Gossiping Ourselves to Death

I recently read Neil Postman's excellent Amusing Ourselves to Death. Postman offers a critique of the corrosive effect of television on American discourse, education, and culture. Television is of course the dominant media of the 20th century, and as Postman describes it, "The problem is not that television presents us with entertaining subject matter but that all subject matter is presented as entertaining, which is another issue altogether." Anything presented on television is evaluated first by its potential to entertain, its capacity to inform or enlightened is nearly irrelevant. When entertainment become the central virtue, politics becomes talking heads shouting at each other, rather than a considered debate over the issues and merits of policy. Religion is reduced to a public spectacle, as in Evangelical mega-churches, without any spiritual or moral dimensions. Sesame Street and its ilk turn students away from any knowledge that does not grip their sense of fun, to the detriment of higher learning.

Amusing Ourselves to Death is one hell of a diatribe, its only flaw is that it was published in 1985, and so does not cover the defining communication medium of the 21st century, the internet. What kind of results to we see extending Postman's methodology to computers?

The technology of the internet is very good at two things, interpersonal communication (email, IM, forums), and personal publishing (blogs, Facebook, Youtube). The best thing that can happen to something on the web is that it goes viral, that people feel compelled to send it on to all their friends. Intrapersonal communication, a need to forward the best stuff, and a forum for public display; strip out the jargon and what you have is old fashioned gossip.

Email and IMs make gossip faster and easier, but don't alter the fundamental nature of gossiping. On the other hand, the whole point of Facebook is to carry out the social functions of gossip without any human intermediation whatsoever. We stay in touch with our friends, find out how their lives and relationships are going, check out their favorite bands and TV shows, and all from the comfort of our home. Moreover, when we use Facebook, we willfully invite other people to gossip about us, we become exhibitionists. In the future, even introverted people will need to maintain some kind of public presence.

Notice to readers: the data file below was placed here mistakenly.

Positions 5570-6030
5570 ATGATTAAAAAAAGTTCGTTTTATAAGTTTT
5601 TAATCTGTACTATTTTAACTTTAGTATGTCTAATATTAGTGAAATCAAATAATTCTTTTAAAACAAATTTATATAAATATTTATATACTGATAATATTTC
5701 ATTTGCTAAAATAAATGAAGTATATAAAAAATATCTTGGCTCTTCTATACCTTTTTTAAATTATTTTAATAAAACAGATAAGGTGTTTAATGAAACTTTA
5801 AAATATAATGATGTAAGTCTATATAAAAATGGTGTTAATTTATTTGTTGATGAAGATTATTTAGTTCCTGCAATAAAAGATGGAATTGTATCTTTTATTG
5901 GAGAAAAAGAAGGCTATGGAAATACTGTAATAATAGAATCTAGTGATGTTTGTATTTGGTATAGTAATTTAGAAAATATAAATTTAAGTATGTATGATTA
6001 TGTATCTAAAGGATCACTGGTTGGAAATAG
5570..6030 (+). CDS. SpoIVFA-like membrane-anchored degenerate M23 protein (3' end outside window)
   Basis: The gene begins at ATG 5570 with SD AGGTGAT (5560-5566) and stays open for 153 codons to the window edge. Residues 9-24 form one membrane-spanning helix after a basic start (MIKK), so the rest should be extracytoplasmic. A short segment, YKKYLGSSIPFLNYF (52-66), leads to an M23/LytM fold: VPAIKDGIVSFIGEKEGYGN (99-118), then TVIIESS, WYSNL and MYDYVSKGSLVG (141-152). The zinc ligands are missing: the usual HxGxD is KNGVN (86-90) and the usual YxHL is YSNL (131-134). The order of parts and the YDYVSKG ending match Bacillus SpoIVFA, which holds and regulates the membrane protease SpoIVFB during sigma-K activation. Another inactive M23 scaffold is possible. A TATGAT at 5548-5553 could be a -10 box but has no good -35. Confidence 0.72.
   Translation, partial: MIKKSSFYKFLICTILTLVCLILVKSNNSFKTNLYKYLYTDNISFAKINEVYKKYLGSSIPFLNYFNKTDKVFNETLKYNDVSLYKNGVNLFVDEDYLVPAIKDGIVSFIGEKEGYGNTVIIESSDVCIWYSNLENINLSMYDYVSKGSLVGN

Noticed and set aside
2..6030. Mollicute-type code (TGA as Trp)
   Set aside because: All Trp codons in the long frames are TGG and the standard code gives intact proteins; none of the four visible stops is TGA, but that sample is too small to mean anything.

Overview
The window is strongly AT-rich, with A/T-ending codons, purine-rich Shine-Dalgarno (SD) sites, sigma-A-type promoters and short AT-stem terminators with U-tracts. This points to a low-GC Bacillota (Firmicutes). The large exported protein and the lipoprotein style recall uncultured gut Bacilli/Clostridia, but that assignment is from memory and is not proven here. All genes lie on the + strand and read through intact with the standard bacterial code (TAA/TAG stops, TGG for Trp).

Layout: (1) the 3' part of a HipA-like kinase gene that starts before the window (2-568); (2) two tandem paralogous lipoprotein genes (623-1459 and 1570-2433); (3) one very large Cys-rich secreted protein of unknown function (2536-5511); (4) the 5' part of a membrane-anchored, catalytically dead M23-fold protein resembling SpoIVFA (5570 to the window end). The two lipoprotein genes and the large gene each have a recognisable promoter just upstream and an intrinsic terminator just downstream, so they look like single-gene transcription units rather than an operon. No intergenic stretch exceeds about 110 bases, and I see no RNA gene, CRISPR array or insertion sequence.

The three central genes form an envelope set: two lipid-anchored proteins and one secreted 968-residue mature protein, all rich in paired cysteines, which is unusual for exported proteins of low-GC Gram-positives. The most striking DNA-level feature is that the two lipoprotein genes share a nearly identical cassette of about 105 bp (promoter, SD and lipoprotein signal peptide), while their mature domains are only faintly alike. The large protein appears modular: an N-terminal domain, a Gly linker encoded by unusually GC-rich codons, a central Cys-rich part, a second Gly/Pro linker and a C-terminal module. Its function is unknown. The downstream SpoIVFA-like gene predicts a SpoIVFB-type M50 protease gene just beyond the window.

What does gossip imply for society and politics? The more salacious a piece of gossip is, the more engaging it is. Instead of being entertained, we are disgusted and titillated, the truth of a rumor is basically irrelevant, and fact-checking often strengthens misinformed beliefs. The damage to public discourse is obvious. Gossip has always played a role in politics, but when it plays the preeminent role, honest evaluation of our leaders, their beliefs, and executive ability become impossible. Politics becomes little more than innuendo, name-calling, and black propaganda.

I don't have an easy antidote. We never came up with one for television, and a glance at the cable channels will show you it's worst than ever before (see the Ghosts-and-Loggers, I mean History Channel.) On an individual level, we can steel ourselves against internet rumor, but that's just a band-aid on a sucking chest wound. I think rumor is embedded in the technological architecture of the current generation of internet technologies. We need a new communication medium that penalized those who spread rumors.


  1. oh, also

    its not gossip ! Darbnet is totally legitimate, thoughtful content ! WeAlone are not just a collective narcissism complex ! Meaningful content cant be found on Digg ! Google reader isn't sucking days of my life into oblivion !

    but the internet is good things

    google scholar

    …to name three

  2. Ah, wikipedia. I'm glad you mentioned wikipedia!

    Wikipedia is nothing but the codification and the enshrinement of gossip. Words coalesce out of thin air, provided by millions of psuedo-anonymous authors. Fact is decided by whoever gets there last, or in the case of contentious arguments, some kind of arcane "consensus" hammered out behind the scenes on Talk pages by the wiki-elite. I agree it works, but it works by gossip, by the continuous scavenging of facts, and not by scholarship.

  3. I'm glad you're not my political opponent, with rhetorical land mines such as these.

    I'm sure the fact that people want things for free plays into this.